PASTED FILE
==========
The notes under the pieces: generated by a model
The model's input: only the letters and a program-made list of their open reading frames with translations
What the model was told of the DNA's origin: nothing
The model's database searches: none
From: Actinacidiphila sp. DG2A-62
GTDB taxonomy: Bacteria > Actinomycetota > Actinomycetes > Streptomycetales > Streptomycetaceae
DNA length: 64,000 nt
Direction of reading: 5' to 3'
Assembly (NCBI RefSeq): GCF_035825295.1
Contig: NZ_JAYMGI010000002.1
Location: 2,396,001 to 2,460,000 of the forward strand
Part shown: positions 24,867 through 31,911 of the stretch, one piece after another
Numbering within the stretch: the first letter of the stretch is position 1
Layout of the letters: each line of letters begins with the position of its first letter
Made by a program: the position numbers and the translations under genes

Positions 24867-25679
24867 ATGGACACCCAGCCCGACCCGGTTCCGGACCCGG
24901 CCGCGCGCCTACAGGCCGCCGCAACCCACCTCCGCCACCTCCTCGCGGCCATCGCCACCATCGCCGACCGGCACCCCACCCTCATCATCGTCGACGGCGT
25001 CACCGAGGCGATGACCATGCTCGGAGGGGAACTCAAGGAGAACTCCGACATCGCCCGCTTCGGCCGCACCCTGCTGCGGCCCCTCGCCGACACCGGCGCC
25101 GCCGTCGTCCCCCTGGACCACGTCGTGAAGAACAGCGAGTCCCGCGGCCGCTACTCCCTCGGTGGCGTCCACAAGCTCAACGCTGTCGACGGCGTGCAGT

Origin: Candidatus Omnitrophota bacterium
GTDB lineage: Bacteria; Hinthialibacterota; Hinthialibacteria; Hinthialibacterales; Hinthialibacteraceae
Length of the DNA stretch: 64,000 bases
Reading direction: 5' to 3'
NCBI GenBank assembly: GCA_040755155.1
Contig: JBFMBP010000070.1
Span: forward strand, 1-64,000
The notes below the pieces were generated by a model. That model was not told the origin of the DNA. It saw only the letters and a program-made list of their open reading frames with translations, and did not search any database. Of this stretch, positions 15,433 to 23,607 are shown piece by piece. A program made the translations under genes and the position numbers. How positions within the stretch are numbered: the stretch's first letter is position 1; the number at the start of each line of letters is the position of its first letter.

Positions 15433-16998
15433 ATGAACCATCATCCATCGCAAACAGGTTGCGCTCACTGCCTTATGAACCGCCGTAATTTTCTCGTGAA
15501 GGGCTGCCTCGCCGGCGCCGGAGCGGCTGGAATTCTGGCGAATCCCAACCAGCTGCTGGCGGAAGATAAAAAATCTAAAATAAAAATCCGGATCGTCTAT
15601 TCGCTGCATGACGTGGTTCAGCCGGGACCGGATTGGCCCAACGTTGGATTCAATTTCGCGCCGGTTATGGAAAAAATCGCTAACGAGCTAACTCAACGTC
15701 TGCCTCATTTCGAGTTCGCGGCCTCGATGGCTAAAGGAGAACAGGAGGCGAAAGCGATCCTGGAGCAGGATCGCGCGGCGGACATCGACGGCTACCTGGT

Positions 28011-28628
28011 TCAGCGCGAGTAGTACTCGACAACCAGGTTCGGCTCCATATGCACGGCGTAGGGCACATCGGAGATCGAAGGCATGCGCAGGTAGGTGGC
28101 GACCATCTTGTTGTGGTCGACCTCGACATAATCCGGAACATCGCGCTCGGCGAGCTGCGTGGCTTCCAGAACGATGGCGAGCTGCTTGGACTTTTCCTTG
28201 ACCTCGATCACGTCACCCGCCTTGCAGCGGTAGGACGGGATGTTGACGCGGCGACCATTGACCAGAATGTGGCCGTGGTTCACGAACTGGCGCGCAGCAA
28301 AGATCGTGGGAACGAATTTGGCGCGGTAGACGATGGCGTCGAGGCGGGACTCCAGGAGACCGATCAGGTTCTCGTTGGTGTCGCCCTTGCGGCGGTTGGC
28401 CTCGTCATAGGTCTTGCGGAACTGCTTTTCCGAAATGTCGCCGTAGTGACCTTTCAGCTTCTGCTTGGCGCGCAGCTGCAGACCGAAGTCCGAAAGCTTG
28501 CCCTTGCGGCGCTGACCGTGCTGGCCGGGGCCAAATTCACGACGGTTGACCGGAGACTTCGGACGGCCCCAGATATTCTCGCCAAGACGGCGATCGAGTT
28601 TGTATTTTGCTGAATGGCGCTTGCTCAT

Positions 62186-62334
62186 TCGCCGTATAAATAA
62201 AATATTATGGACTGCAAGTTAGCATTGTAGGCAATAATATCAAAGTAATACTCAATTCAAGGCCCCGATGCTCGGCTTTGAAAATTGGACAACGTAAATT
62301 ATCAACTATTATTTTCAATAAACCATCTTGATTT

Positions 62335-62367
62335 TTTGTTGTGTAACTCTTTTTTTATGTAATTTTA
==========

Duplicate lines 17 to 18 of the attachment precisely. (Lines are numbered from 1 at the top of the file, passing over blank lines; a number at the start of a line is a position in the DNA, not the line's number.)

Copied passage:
24867 ATGGACACCCAGCCCGACCCGGTTCCGGACCCGG
24901 CCGCGCGCCTACAGGCCGCCGCAACCCACCTCCGCCACCTCCTCGCGGCCATCGCCACCATCGCCGACCGGCACCCCACCCTCATCATCGTCGACGGCGT